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Articles

Big Horse, Big Heart


2021/10/05







By Pam Anderson

On September 5, 2021, my horse Rebel received his angel wings.

Rebel was around 33 and age was catching up to him as it will with all of us. He would occasionally get down and need assistance getting up. This was the day when there was no longer any “try” left in him, despite being surrounded by many friends trying to help him. We physically tried to prop him up with hay bales to allow him to regain the strength to rise, but not this day. His body was tired, and his spirit finally agreed.

Despite getting his wings on this day, we all know that he has always been an angel here on Earth. He has touched many lives with his versatility and his quirky sense of humor.  He had developed quite a fan club over the years and people often asked about him.

Rebel started out life as an Amish horse in middle Tennessee. When he was purchased by a small commercial carriage company, owned by a friend’s family, I was invited to become one of their drivers. I rarely got to drive him at that time as I was a “newbie” and I had low seniority in the company. Since he was the best horse in the company, he was always in demand. His compact, powerful build made him ideal for city work and his work ethic was always appreciated.

My husband and I were given the opportunity to take over the company after the owner passed, and we spent the next several years bonding with Rebel. As an ambassador for the City of Memphis, he showed many visiting families the historical sites and river views downtown. Our wedding reservations were always given to him since he was a sought-after gray, and he looked beautiful pulling our white and black carriage. He was never fazed by massive city fireworks. He was also a favorite of little girls who wanted to pet the giant unicorn. Sometimes his regular driver would painted his hooves with glitter polish, pink and silver, or red and green for holiday season.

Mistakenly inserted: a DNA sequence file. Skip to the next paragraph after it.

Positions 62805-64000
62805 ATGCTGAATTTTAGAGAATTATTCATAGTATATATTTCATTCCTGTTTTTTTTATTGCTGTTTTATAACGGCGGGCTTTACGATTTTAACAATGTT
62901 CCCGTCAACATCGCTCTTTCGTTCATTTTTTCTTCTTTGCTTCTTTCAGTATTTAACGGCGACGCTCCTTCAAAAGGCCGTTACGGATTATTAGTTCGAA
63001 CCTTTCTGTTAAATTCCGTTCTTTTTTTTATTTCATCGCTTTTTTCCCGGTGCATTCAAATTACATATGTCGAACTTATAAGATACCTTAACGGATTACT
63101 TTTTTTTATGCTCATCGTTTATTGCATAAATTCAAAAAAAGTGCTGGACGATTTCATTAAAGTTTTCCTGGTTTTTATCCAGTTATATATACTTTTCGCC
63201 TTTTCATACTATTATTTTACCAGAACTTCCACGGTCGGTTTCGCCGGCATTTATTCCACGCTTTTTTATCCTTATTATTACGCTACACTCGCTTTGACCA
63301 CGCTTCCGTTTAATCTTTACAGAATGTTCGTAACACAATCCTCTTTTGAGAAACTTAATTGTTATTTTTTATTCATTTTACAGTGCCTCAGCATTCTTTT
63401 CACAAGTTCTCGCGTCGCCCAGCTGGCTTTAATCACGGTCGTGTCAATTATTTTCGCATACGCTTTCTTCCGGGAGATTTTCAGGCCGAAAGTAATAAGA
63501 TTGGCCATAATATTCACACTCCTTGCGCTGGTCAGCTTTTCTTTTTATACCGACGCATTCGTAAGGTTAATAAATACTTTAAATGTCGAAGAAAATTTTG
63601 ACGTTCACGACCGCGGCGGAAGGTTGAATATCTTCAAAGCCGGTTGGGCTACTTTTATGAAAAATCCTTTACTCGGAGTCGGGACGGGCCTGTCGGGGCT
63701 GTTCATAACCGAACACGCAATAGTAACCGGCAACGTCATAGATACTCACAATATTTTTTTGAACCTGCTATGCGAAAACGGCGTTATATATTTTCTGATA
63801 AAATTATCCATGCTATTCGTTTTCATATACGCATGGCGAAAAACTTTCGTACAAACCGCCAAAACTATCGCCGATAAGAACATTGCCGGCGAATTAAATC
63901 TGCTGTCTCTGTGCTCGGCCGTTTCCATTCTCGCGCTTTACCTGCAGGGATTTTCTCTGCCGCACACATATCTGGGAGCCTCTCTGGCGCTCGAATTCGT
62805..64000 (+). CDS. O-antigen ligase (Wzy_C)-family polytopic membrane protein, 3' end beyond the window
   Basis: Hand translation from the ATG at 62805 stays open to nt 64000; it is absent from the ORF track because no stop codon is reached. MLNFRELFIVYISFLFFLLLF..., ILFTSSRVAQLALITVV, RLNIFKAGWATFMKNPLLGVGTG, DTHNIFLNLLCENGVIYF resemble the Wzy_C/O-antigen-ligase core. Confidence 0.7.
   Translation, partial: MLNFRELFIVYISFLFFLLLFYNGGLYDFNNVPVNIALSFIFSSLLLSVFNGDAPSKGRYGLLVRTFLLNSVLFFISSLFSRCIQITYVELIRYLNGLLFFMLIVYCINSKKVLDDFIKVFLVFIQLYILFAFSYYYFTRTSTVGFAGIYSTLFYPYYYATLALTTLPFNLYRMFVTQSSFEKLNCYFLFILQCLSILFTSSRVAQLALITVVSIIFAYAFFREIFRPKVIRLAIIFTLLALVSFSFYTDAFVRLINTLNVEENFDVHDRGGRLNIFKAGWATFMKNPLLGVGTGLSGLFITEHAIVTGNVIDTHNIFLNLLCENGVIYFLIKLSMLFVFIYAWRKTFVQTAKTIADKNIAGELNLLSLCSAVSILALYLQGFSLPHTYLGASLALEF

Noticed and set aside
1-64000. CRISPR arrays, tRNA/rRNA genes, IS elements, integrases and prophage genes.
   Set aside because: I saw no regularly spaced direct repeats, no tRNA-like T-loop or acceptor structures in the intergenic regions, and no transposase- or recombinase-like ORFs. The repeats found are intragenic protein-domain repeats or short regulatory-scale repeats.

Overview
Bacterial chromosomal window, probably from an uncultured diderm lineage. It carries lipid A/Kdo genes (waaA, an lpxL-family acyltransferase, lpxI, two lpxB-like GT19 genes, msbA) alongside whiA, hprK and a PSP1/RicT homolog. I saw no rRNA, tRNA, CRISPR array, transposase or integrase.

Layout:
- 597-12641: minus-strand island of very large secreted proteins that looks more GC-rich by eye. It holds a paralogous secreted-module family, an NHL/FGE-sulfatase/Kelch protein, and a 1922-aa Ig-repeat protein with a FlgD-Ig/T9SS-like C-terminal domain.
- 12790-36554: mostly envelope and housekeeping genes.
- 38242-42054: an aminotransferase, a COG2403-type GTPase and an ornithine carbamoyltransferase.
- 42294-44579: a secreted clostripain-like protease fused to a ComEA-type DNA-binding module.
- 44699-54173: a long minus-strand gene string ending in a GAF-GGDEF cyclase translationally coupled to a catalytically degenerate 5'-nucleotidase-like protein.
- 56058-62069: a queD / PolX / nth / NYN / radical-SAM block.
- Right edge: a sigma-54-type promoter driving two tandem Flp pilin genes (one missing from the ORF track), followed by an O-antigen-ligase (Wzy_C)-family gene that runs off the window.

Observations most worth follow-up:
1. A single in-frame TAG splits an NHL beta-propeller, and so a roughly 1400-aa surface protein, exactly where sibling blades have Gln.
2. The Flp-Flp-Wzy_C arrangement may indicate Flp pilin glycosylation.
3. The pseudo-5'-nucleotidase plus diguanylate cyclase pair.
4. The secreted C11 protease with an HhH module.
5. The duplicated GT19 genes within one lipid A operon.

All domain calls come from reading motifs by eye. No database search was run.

I decided to give up our downtown driving life and he was retired and began his life as a pleasure horse. I was always curious about the pleasure driving that I saw at the Germantown Charity Horse Show. I remember being impressed by the ponies that Dr. Ruth Wilburn drove there. When I decided I wanted to start showing again, we joined the Nashoba Carriage Association. Rebel’s favorite class was timed obstacles, as he was quite fast for a big horse.

During this time I was heavily volunteering with the carriage group and, being the show manager, I was unable to show. Rebel provided a solution: teaching several people to drive, and one of them, Aaron Jones, showed him in the 2016 Nashoba Carriage Classic.

At my wedding, I decided that I wanted a grand entrance and I thought, “Let’s do it side-saddle.” In typical Rebel fashion, he tolerated my insanity and he got me there safely. Plus, he was quite photogenic with his beautiful flea-bitten gray coat and he even made the cover of the December 2013 Mid-South Horse Review. In an unexpected twist, this received so much attention that it led to the founding of the Mid-South Side Saddle Association. We later rode aside in several opening hunts with the Longreen Foxhounds, and in parades and expos.

Rebel was proud to volunteer with Warhorses For Heroes, where he was the big, sturdy horse that the veterans could always depend on. He also taught two veterans to drive. One of them, Tim Lester, got to compete in a driving derby at Rebel’s last show in 2019. To open the show that night, Rebel got to carry the flag in. His previous owner, Lt. Dan Kaltreider, USMC, veteran of the Vietnam era, would have been very proud.

The last year or so he has been allowed to roam “free range” over Kimberlin Farms in Olive Branch, Miss., originally with his best friend, Cloudy, and recently, a little lonelier, by himself. He has greeted guests staying at the Horse Farm Hideaway Airbnb, has made friends with the chickens and pigs, and has always been a character ready to say hello and ready for his next snack.

Today Rebel and Cloudy are together again under their favorite shade tree behind the barn at Kimberlin Farms.

Take this opportunity to kiss your old horses, give them their favorite treat, and tell them how much you love them.

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